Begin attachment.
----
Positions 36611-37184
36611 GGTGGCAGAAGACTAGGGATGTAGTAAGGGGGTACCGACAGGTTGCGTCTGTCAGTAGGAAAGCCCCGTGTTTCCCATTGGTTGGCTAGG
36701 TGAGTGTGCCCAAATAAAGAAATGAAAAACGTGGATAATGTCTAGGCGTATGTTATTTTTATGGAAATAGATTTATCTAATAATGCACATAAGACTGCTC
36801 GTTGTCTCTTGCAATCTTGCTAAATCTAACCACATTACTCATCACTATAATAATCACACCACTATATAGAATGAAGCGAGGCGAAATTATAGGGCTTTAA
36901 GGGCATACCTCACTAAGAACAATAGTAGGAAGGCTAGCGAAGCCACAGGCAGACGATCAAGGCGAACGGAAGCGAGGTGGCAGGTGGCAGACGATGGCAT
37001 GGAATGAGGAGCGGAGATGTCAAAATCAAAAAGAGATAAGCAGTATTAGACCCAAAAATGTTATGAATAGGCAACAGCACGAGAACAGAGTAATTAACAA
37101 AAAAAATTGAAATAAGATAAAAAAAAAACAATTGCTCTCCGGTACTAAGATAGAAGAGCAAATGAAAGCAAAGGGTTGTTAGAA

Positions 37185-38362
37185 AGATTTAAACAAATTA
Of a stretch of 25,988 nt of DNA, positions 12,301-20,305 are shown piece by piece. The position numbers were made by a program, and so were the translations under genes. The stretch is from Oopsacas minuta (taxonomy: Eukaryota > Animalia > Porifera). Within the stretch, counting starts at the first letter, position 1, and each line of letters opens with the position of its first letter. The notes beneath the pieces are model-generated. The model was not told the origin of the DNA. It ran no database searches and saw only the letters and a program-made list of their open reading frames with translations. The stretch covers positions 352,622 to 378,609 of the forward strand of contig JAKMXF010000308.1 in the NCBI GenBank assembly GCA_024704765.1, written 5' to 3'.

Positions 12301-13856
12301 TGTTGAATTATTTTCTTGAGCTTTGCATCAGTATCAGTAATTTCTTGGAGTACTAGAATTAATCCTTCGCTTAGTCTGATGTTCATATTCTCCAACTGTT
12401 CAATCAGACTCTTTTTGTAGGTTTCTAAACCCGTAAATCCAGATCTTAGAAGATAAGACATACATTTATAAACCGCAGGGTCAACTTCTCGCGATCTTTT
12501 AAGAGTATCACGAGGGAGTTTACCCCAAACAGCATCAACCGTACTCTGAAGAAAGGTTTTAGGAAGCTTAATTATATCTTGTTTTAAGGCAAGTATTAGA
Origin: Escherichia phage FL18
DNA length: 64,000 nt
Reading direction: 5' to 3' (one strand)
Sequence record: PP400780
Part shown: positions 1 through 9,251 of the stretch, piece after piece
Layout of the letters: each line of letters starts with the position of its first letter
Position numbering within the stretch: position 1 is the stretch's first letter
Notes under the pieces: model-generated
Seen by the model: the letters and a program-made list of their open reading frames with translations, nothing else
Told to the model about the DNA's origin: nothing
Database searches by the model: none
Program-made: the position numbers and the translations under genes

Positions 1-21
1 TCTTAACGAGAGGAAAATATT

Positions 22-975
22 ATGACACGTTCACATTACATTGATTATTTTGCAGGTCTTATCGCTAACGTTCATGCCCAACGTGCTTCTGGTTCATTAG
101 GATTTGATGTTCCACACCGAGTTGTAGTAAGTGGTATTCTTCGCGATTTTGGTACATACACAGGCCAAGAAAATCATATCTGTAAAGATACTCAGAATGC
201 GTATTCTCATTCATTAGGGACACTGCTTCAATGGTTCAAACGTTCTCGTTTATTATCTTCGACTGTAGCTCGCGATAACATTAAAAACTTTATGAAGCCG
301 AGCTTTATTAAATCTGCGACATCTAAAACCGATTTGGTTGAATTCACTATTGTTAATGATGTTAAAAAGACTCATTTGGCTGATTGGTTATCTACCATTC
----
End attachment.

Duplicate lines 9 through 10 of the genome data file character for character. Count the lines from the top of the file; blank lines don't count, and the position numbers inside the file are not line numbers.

37185 AGATTTAAACAAATTA
Of a stretch of 25,988 nt of DNA, positions 12,301-20,305 are shown piece by piece. The position numbers were made by a program, and so were the translations under genes. The stretch is from Oopsacas minuta (taxonomy: Eukaryota > Animalia > Porifera). Within the stretch, counting starts at the first letter, position 1, and each line of letters opens with the position of its first letter. The notes beneath the pieces are model-generated. The model was not told the origin of the DNA. It ran no database searches and saw only the letters and a program-made list of their open reading frames with translations. The stretch covers positions 352,622 to 378,609 of the forward strand of contig JAKMXF010000308.1 in the NCBI GenBank assembly GCA_024704765.1, written 5' to 3'.